Who are the people who live in Co-ops?
We are 250,000 Canadians, members of nearly 2,200 non-profit housing cooperatives located in all parts of Canada. Our cooperatives are as small as three dwellings and as large as 70. Most are between 40 and 80 homes, apartments and town homes.
We like living in co-operatives. We are satisfied with our housing, much more satisfied than those who rent privately or who live in other kinds of social housing. Our turnover rates are about half of those in the private rental market. In fact, about 1/3 of renters say they would move into a housing co-operative if they could. More than 40,000 Canadian households are on our waiting lists.
We are members, not tenants. We manage our housing democratically, electing a Board of Directors from among our residents. Every one of us has an equal voice in decisions about our housing community. All of us volunteer on the committees that do our co-operative's work.
We are unique. Only co-operatives are committed to empowering ordinary Canadians like us to manage our housing. We learn skills that can help us break the poverty cycle, enabling us to reduce our dependence on government support.
Co-operatives are not-for-profit. We have no equity investments in our homes. We reinvest all operating surpluses in our housing.
We do not live in low income ghettos; co-ops are mixed-income communities. Just over half our nearly 90,000 households receive rent-geared to-income (RGI) assistance from the federal or provincial government. In federally sponsored co-operatives, we provide assistance to more than twice as many households as required by our operating agreements with CMHC, at no extra cost to taxpayers.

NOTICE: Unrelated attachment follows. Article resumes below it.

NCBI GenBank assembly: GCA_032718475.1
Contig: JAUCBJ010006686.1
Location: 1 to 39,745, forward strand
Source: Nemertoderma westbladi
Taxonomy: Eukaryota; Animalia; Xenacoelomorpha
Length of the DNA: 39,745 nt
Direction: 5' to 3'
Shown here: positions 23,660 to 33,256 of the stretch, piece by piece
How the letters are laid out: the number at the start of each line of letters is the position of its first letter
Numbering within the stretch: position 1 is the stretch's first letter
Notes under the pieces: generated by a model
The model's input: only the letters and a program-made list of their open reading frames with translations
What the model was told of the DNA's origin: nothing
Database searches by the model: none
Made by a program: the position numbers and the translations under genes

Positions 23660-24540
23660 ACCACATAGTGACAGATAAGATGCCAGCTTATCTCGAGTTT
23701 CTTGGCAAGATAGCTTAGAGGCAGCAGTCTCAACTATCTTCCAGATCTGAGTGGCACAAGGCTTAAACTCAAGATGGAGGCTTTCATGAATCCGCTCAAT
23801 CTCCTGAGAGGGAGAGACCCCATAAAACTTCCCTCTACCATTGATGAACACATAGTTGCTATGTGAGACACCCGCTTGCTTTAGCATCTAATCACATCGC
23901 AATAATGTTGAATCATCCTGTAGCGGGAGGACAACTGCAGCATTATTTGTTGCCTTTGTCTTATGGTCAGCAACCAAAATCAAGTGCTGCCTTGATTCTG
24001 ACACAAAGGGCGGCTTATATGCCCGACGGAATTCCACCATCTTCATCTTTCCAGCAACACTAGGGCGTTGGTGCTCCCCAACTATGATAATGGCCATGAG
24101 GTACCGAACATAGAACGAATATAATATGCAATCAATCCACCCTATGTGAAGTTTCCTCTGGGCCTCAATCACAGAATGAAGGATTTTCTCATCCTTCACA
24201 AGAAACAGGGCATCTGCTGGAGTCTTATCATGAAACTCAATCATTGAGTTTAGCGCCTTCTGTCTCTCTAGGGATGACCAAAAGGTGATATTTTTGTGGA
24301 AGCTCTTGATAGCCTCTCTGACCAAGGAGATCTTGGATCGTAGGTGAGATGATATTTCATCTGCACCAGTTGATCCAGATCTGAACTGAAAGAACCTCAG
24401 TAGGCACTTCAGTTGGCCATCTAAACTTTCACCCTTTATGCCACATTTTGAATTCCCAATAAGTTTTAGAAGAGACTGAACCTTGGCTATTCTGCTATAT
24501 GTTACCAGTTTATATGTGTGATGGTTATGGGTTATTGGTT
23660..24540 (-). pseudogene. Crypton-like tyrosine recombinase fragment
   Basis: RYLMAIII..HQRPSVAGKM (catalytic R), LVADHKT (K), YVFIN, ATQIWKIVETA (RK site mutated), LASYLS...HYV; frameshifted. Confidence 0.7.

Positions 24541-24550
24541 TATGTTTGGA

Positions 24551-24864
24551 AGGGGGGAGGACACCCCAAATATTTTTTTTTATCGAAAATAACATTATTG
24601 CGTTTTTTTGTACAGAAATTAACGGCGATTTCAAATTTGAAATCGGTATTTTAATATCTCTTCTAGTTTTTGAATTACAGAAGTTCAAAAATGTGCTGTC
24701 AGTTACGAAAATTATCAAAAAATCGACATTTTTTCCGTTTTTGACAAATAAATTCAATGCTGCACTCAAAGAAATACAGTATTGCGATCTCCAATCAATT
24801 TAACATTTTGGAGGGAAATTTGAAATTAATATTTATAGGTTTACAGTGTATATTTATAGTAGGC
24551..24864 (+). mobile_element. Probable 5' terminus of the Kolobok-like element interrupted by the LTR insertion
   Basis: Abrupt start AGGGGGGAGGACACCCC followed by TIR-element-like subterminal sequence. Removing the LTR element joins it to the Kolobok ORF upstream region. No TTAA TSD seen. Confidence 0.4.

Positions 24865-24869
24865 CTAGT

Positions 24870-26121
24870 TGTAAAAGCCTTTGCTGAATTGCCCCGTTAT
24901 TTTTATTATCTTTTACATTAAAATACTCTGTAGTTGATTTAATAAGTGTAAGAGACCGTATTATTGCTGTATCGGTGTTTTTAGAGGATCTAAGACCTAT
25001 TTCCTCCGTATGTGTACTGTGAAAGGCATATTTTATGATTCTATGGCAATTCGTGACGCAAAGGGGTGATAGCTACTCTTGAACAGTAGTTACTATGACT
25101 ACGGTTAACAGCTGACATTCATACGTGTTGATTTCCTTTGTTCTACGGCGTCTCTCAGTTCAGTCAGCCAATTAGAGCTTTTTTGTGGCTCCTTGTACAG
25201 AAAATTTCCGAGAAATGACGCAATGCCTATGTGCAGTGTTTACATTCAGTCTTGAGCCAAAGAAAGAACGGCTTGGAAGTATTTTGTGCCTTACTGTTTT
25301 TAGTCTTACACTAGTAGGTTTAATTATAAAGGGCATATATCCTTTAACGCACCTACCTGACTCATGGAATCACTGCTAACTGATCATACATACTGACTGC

We are not wealthy. In 1989, when statistics were last analyzed, our average annual household income was about $26,000; about 2/3 of us had annual household incomes of less than $30,000. We are twice as likely as other Canadian families to have incomes below the poverty line.
Our operating costs are below those to all other forms of assisted housing. The value of the time we contribute to housing activities was estimated by CMHC in 1992 at from $905 to $1,430 per household per year. Because we spend less than other housing providers and reinvest our operating surpluses, we keep our housing charges low.
We are single parent families, mostly led by women. Our co-ops have more than twice as many single parent families as are found in the general population. The majority of our members are women and 10% of our homes are occupied by women over 55 years of age.
We are Canadians with disabilities and other special needs. Co-ops emphasize our abilities, not our disabilities.
We are a self-help movement. Our national and regional co-operative housing federations supply adult education, training courses and reference material to help us manage our housing. As members of Byrne Creek Housing Co-op we are required to fulfill our financial responsibilities, attend general meetings, abide by our rules and regulations, and contribute time and effort towards the successful running of the Co-op. This is a personal commitment each of us makes when we join the Co-op and we are honour-bound to fulfill that commitment. Anyone not wishing to contribute has the rightful choice of seeking residence in non-cooperative housing.